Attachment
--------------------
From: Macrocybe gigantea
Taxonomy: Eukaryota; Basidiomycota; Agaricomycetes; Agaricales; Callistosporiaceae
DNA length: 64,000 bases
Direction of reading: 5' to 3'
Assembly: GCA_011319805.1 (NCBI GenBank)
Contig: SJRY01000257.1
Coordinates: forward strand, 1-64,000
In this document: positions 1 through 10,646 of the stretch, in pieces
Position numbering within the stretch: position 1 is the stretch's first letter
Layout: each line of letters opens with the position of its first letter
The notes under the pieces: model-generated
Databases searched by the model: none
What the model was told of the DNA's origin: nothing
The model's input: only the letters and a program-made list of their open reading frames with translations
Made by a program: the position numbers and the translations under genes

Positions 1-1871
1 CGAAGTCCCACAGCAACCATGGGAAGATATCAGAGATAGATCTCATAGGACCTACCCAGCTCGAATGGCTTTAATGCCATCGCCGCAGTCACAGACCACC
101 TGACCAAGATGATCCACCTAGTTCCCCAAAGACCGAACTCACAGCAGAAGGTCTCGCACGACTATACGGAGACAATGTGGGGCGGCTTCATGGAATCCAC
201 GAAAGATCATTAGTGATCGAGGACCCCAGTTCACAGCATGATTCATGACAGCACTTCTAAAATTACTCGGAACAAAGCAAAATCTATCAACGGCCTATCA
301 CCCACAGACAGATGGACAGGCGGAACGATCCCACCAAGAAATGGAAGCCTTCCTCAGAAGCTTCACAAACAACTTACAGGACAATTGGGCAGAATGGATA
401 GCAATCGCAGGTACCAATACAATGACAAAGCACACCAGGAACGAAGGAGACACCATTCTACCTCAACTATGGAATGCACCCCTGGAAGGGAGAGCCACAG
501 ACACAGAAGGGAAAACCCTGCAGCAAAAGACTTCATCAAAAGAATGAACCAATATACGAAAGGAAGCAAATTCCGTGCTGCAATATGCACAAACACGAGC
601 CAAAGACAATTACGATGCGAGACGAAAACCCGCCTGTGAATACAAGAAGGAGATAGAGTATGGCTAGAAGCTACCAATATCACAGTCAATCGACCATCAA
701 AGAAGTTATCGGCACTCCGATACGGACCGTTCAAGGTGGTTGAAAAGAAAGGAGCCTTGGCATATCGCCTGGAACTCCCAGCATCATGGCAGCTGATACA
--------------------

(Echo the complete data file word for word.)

From: Macrocybe gigantea
Taxonomy: Eukaryota; Basidiomycota; Agaricomycetes; Agaricales; Callistosporiaceae
DNA length: 64,000 bases
Direction of reading: 5' to 3'
Assembly: GCA_011319805.1 (NCBI GenBank)
Contig: SJRY01000257.1
Coordinates: forward strand, 1-64,000
In this document: positions 1 through 10,646 of the stretch, in pieces
Position numbering within the stretch: position 1 is the stretch's first letter
Layout: each line of letters opens with the position of its first letter
The notes under the pieces: model-generated
Databases searched by the model: none
What the model was told of the DNA's origin: nothing
The model's input: only the letters and a program-made list of their open reading frames with translations
Made by a program: the position numbers and the translations under genes

Positions 1-1871
1 CGAAGTCCCACAGCAACCATGGGAAGATATCAGAGATAGATCTCATAGGACCTACCCAGCTCGAATGGCTTTAATGCCATCGCCGCAGTCACAGACCACC
101 TGACCAAGATGATCCACCTAGTTCCCCAAAGACCGAACTCACAGCAGAAGGTCTCGCACGACTATACGGAGACAATGTGGGGCGGCTTCATGGAATCCAC
201 GAAAGATCATTAGTGATCGAGGACCCCAGTTCACAGCATGATTCATGACAGCACTTCTAAAATTACTCGGAACAAAGCAAAATCTATCAACGGCCTATCA
301 CCCACAGACAGATGGACAGGCGGAACGATCCCACCAAGAAATGGAAGCCTTCCTCAGAAGCTTCACAAACAACTTACAGGACAATTGGGCAGAATGGATA
401 GCAATCGCAGGTACCAATACAATGACAAAGCACACCAGGAACGAAGGAGACACCATTCTACCTCAACTATGGAATGCACCCCTGGAAGGGAGAGCCACAG
501 ACACAGAAGGGAAAACCCTGCAGCAAAAGACTTCATCAAAAGAATGAACCAATATACGAAAGGAAGCAAATTCCGTGCTGCAATATGCACAAACACGAGC
601 CAAAGACAATTACGATGCGAGACGAAAACCCGCCTGTGAATACAAGAAGGAGATAGAGTATGGCTAGAAGCTACCAATATCACAGTCAATCGACCATCAA
701 AGAAGTTATCGGCACTCCGATACGGACCGTTCAAGGTGGTTGAAAAGAAAGGAGCCTTGGCATATCGCCTGGAACTCCCAGCATCATGGCAGCTGATACA